- Diabetes mellitus, often called diabetes, is a condition that affects the body's ability to regulate the level of glucose in the blood. Glucose is the main form of sugar in the body.
dietary cholesterol
fat-free milk
fatty acids
folic acid
food additives
safe food handling
- Safe food handling practices limit the risk of foodborne illnesses or food poisoning. Culprits of foodborne illness include produce, cooked and raw meat, eggs, and canned foods.
food sanitation and hygiene
formula feeding
frozen versus fresh produce
genetically engineered foods
genetically modified organisms (GMOs)
gluten-sensitive enteropathy
HDL cholesterol
human milk
hydrogenated vegetable oil
infant formulas
insoluble fiber
pantothenic acid and biotin
- Pantothenic acid and biotin are water-soluble vitamins. They are two of the eight B vitamins. The B vitamin complex includes vitamins B1, niacin, B6, B12, folate, biotin, and pantothenic acid.
vitamin B3
- Niacin is a water-soluble vitamin. It is one of eight members of the B complex of vitamins. These include vitamins B1, B2, B6, B12, folate, biotin and pantothenic acid. Water-soluble vitamins are not stored in the body.
LDL cholesterol
low protein diet
low sodium diet
low-fat diet and children
low-fat milk
low-protein diet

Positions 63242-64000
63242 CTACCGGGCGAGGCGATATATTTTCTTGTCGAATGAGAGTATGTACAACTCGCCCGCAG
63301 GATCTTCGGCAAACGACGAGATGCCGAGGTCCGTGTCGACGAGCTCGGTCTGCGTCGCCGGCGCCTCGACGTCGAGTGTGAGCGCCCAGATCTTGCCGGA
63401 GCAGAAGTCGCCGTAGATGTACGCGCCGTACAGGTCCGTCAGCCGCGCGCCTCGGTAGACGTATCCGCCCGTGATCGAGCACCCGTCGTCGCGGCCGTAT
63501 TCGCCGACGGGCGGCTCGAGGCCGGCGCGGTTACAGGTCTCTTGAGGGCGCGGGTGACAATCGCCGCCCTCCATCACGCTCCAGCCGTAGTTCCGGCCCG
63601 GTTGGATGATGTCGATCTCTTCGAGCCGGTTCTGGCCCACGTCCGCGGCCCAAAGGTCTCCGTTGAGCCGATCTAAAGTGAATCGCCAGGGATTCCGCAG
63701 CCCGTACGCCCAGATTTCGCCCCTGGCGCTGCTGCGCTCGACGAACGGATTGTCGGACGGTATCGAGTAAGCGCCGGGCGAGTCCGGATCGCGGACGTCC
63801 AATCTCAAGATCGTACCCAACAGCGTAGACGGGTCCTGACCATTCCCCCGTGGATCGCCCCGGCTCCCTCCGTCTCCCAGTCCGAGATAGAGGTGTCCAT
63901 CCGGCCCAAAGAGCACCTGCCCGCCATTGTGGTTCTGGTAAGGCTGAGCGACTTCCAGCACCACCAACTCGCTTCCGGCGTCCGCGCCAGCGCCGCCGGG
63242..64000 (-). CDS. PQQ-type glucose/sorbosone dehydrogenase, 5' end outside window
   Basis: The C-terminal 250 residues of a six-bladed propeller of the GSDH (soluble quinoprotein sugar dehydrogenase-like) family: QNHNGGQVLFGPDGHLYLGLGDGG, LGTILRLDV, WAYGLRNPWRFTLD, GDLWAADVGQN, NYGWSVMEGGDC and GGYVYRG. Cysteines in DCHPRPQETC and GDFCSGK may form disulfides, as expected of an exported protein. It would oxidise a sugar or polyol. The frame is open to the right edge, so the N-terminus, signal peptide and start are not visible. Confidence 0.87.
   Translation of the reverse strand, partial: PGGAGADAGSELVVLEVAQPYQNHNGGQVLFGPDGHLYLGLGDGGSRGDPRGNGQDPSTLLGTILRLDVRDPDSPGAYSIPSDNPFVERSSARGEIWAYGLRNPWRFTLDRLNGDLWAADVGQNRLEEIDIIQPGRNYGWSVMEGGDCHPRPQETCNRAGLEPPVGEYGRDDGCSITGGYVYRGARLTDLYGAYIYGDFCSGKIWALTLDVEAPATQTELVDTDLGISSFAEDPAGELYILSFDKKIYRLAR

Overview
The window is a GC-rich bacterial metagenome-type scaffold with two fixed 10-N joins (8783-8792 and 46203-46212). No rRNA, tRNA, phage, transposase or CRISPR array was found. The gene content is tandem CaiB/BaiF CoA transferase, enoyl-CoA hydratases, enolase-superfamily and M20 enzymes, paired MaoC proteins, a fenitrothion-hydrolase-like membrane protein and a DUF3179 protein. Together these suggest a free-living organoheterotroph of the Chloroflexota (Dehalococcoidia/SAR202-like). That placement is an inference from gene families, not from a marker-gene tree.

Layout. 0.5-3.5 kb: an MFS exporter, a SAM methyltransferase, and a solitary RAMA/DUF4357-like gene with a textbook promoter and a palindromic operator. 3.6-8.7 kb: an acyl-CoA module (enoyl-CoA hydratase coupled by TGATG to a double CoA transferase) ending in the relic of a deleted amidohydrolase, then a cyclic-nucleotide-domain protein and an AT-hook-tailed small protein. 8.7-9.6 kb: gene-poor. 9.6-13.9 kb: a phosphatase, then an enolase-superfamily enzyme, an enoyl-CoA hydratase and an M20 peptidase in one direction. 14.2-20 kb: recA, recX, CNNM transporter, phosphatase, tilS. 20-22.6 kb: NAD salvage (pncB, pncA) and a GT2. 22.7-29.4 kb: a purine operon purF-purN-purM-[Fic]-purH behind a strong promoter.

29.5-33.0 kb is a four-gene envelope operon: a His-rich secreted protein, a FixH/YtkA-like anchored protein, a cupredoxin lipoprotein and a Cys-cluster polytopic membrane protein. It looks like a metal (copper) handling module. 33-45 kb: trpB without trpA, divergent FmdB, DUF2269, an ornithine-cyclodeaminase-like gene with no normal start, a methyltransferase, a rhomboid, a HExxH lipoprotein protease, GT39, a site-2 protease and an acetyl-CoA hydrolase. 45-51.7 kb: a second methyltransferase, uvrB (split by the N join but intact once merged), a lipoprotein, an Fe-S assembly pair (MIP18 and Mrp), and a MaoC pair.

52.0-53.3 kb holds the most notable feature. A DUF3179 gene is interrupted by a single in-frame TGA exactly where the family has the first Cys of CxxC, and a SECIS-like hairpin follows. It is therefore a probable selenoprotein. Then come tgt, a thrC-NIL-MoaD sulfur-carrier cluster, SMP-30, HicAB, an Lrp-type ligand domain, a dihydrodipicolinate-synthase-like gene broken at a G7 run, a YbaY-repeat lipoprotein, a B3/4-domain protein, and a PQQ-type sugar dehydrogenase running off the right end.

low-sodium diet
vitamin B6
- Vitamin B6 is a vitamin that can be dissolved in water. It is one of the B-complex vitamins.
unsaturated fat
vitamin C
- Vitamin C is a water-soluble vitamin. This means that it can be dissolved in water. Water-soluble vitamins are carried throughout the body in the bloodstream. They are, for the most part, not stored in the body. The body uses what it needs and the rest is passed in the urine.
nicotinic acid
non-fat milk
nontropical sprue
partially hydrogenated vegetable oil
plant estrogens
polyunsaturated fat
protein-calorie malnutrition (PCM)
protein-energy malnutrition (PEM)
vitamin D
- Vitamin D is a fat-soluble vitamin. It is able to be dissolved in fat. Vitamin D is carried throughout the body by fat. The body can store fat-soluble vitamins. Getting too much can be harmful. Vitamin D can be produced in the body, as well as, obtained from the diet.
Quetelet's index
Recommended Dietary Allowances
Recommended Dietary Allowances (RDA)
reduced fat milk
renal diet
retinoic acid
vitamin E
- Vitamin E is a fat-soluble vitamin. This means that it is dissolved in fat. Vitamin E attaches to fat. This is how it is carried through the body. This is one reason why moderate amounts of fat are needed in the diet. The body can store fat-soluble vitamins. Vitamin E has strong antioxidant properties. The vitamin may protect against heart disease and cancer. Its protective role has been widely studied. Vitamin E is part of a group of substances called tocopherols. Each group has different potencies.
safe food handling